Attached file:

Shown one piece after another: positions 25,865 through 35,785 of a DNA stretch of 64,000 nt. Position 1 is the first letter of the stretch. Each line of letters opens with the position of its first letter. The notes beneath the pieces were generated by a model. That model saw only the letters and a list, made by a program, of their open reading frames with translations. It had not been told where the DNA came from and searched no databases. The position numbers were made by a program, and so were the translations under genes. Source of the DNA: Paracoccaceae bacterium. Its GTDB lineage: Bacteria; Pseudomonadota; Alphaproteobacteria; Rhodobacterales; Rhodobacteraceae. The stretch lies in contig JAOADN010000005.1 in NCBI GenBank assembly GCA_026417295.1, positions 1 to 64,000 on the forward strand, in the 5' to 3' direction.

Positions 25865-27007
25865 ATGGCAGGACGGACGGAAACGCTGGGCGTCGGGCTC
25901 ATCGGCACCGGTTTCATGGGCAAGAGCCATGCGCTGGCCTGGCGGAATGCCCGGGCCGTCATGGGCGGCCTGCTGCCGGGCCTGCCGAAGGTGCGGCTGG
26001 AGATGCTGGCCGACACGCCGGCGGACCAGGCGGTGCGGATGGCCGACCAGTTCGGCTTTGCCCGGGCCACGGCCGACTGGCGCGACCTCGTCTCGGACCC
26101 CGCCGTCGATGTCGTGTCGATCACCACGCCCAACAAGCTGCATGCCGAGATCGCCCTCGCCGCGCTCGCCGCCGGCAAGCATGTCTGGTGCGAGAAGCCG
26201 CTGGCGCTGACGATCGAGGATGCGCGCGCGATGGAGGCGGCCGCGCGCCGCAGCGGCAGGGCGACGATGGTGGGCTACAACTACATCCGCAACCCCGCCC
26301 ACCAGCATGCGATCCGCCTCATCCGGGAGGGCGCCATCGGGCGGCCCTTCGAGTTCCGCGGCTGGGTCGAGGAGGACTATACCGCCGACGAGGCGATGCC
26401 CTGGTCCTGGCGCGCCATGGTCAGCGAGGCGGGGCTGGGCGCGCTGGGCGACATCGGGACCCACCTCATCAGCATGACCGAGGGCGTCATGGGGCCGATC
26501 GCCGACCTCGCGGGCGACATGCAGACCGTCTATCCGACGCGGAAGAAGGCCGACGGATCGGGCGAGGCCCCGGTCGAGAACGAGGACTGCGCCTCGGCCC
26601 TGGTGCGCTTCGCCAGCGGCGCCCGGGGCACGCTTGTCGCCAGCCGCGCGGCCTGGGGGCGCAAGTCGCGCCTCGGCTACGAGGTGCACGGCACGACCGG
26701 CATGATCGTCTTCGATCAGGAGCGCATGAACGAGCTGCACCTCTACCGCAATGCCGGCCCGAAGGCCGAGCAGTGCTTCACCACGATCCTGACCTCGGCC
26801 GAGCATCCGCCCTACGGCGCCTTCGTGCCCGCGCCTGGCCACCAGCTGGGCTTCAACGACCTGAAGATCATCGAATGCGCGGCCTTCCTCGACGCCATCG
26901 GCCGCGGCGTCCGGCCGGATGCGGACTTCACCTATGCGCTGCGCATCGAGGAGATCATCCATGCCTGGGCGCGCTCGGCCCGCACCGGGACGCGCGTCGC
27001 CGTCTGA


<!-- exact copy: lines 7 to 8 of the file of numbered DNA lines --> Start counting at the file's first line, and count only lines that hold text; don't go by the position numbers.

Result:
26201 CTGGCGCTGACGATCGAGGATGCGCGCGCGATGGAGGCGGCCGCGCGCCGCAGCGGCAGGGCGACGATGGTGGGCTACAACTACATCCGCAACCCCGCCC
26301 ACCAGCATGCGATCCGCCTCATCCGGGAGGGCGCCATCGGGCGGCCCTTCGAGTTCCGCGGCTGGGTCGAGGAGGACTATACCGCCGACGAGGCGATGCC